Two Norwegian companies ECONNECT Energy and Amon Maritime recently established a joint venture Azane Fuel Solutions looking to fill an existing gap in the ammonia fuel value chain by developing ammonia ship bunkering terminals.
André Risholm founder of Amon Maritime and Morten Christophersen co-founder and CEO of ECONNECT Energy told Maritime CEO they started working on what eventually became Azane Fuel Solutions because they did not see anyone creating solutions for small-scale ammonia bunkering in ports, so they decided to start developing it themselves.
The starting points of the new ammonia bunkering venture go back to the Norwegian University of Science and Technology (NTNU) days where Risholm and the founders of ECONNECT Energy studied at the same time.
“Me and Stian Magnusson, chief innovation officer at ECONNECT Energy, have kept in touch since then,” Risholm says. “We realised that we had common interests in taking a position in the market for ammonia bunkering technology and that the two companies together would be a great combination of strengths and competencies to attack this challenge.”
André Risholm founded Amon Maritime to pioneer ammonia fuelled ships and related technology in 2019. Before that he held various positions in the DOF group, notably newbuilding project manager for large OSV projects, as well as asset manager for the DOF/TechnipFMC joint venture in Brazil.
ECONNECT Energy CEO Morten Christophersen co-founded the company, which has since its inception nearly a decade ago developed and commercialised innovative LNG and clean energy infrastructure to speed up the energy transition.
Risholm and Christophersen both strongly believe that carbon-free ammonia is the way to go. They say that ammonia has many benefits compared to other hydrogen-derived, carbon-free options, but the three largest ones are volumetric energy density, ease of handling and storage, and pre-existing global production.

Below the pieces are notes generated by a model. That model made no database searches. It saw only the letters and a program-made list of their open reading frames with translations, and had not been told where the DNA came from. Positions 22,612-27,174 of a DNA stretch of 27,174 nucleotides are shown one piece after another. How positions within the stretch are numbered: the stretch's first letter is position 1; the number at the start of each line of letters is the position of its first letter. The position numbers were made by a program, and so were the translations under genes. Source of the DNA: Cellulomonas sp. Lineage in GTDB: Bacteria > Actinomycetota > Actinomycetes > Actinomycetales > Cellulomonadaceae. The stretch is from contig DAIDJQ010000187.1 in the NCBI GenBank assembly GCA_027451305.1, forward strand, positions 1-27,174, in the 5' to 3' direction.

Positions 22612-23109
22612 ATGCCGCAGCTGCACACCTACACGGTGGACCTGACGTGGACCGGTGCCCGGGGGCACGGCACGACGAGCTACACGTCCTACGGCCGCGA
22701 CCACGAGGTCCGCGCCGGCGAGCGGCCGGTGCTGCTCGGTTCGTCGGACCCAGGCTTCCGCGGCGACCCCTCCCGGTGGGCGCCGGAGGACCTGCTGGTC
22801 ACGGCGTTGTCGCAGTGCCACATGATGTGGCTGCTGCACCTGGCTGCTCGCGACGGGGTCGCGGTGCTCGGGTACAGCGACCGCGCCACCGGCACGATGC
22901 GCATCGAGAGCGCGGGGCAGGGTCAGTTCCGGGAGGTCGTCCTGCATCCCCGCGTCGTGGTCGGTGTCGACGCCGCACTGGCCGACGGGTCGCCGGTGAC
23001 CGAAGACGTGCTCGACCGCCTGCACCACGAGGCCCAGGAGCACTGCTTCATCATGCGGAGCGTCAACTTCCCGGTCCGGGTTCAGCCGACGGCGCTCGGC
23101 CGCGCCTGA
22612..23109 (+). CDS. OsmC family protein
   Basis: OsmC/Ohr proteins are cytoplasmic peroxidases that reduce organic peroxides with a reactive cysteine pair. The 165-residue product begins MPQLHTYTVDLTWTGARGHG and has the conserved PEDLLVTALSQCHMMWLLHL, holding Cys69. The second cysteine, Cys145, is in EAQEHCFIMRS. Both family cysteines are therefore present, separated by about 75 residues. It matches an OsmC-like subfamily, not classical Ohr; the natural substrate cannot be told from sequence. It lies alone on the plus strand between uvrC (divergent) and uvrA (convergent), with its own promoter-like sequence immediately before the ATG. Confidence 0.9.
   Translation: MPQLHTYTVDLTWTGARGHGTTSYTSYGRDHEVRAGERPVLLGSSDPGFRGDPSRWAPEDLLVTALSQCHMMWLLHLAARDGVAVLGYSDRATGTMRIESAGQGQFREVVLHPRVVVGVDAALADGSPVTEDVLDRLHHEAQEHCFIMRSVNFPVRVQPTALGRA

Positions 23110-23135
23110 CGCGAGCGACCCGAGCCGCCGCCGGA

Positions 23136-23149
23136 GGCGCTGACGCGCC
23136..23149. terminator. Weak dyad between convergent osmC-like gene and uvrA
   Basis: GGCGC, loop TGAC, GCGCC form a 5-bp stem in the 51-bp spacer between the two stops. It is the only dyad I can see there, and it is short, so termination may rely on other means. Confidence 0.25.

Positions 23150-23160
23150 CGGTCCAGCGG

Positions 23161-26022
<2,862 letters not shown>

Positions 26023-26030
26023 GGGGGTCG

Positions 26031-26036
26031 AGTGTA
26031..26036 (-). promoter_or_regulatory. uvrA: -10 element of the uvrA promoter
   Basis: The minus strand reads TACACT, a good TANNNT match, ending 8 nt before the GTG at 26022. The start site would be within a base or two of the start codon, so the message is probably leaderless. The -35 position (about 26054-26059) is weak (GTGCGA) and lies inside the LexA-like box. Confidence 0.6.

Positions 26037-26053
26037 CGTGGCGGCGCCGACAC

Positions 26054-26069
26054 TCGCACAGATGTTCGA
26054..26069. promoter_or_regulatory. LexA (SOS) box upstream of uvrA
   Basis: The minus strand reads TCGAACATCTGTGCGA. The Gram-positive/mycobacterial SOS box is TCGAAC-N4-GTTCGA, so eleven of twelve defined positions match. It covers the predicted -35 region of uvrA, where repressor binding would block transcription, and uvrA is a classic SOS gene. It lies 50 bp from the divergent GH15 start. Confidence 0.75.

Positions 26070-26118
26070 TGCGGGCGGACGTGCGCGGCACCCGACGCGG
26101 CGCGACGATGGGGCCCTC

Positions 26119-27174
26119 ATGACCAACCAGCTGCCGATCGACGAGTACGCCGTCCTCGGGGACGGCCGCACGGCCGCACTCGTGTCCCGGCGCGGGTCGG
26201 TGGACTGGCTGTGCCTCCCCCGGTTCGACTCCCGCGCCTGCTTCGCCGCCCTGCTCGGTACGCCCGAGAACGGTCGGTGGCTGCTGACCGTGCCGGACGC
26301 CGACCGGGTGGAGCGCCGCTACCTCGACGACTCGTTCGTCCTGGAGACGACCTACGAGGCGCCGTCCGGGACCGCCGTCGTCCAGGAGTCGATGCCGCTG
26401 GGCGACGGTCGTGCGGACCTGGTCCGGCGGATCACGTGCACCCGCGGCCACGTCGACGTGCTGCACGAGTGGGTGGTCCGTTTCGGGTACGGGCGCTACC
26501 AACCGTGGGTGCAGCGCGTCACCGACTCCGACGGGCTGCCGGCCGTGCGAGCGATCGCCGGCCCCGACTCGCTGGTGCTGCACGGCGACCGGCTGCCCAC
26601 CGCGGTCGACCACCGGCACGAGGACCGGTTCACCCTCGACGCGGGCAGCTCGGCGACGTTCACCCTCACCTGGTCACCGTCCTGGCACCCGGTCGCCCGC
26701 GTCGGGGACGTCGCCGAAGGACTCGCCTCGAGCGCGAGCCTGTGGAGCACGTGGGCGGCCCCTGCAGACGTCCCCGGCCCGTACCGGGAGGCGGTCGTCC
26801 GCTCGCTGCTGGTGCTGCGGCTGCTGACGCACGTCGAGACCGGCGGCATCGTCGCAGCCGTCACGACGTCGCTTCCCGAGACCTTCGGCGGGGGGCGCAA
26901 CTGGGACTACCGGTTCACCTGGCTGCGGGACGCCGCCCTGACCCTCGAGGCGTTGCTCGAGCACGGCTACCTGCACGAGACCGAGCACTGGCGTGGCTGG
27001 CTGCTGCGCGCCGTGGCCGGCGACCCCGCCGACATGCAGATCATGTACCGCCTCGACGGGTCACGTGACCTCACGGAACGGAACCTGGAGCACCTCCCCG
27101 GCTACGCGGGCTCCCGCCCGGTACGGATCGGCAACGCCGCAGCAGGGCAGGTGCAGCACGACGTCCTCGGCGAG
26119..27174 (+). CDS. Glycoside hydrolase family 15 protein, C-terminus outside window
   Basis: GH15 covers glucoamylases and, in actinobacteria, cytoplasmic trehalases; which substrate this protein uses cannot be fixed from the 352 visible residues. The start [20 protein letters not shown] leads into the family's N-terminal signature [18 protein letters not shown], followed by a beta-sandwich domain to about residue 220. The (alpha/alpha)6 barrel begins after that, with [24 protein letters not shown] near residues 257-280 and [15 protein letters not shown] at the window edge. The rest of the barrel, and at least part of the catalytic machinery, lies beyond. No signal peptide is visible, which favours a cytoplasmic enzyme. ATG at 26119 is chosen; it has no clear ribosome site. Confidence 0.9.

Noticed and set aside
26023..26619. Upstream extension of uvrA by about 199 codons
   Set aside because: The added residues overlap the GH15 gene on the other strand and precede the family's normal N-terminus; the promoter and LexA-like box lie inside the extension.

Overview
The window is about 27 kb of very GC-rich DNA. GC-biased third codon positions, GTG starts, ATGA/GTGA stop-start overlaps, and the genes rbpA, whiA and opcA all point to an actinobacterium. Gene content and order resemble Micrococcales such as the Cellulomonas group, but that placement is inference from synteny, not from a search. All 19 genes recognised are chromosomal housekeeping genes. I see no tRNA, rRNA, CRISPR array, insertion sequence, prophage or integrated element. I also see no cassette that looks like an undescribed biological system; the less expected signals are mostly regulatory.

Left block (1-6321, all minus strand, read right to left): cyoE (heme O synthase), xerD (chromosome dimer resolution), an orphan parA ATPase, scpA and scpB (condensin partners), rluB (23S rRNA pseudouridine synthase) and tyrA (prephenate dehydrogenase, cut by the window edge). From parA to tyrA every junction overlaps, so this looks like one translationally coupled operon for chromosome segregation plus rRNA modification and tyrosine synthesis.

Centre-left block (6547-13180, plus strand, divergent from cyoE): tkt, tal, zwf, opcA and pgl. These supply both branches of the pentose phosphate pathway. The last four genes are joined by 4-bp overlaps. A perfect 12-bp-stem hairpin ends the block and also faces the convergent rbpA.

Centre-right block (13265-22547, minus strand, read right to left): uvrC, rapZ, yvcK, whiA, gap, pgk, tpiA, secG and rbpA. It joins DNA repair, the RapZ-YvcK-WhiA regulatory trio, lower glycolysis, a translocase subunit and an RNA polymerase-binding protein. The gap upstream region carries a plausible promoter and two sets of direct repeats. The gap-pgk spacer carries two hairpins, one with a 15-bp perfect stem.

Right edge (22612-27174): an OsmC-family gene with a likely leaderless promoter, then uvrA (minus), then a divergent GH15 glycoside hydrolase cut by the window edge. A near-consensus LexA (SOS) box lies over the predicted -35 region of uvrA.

Azane Fuel Solutions is developing small-scale bunkering terminals up to a couple of thousand cubic meters and is aiming to standardise and productise them from the very start in order to keep costs low. However, since different locations will have different needs, they’ve decided to provide two product groups: Land-based and floating.
“The gas/liquid process facility will largely be the same, as well as a lot of commonalities for safety systems, but a barge requires more marine systems, and a land-based solution may require more civil works, so there are pros and cons for each.”
The CEOs share that Azane is currently involved with a few different projects and partners, but it is too early to reveal details about which companies they are working with. We can expect some news about the ongoing project during the fall, which includes partners covering the entire value chain from production, via distribution to specific bunkering locations and consumption onboard ships.
For the time being, Risholm and Christophersen say they are “running as fast as they can” with Azane Fuel Solutions; developing technology and commercial opportunities in parallel, as well as working on funding the first pilot unit to prove the concept and lay the foundation for many more units in the future.
“We would like to make clear that we are interested in collaborating with all stakeholders along the ammonia fuel value chain – if someone has a need to bunker a ship with ammonia fuel, they should talk with us.”
In order for ammonia to become the fuel of choice, they feel a carbon tax for shipping taxed at the point of fuel purchase is needed, cost-efficient large-scale decarbonization of ammonia production, and pioneers along the value chain willing to take risks to develop and build ships and infrastructure.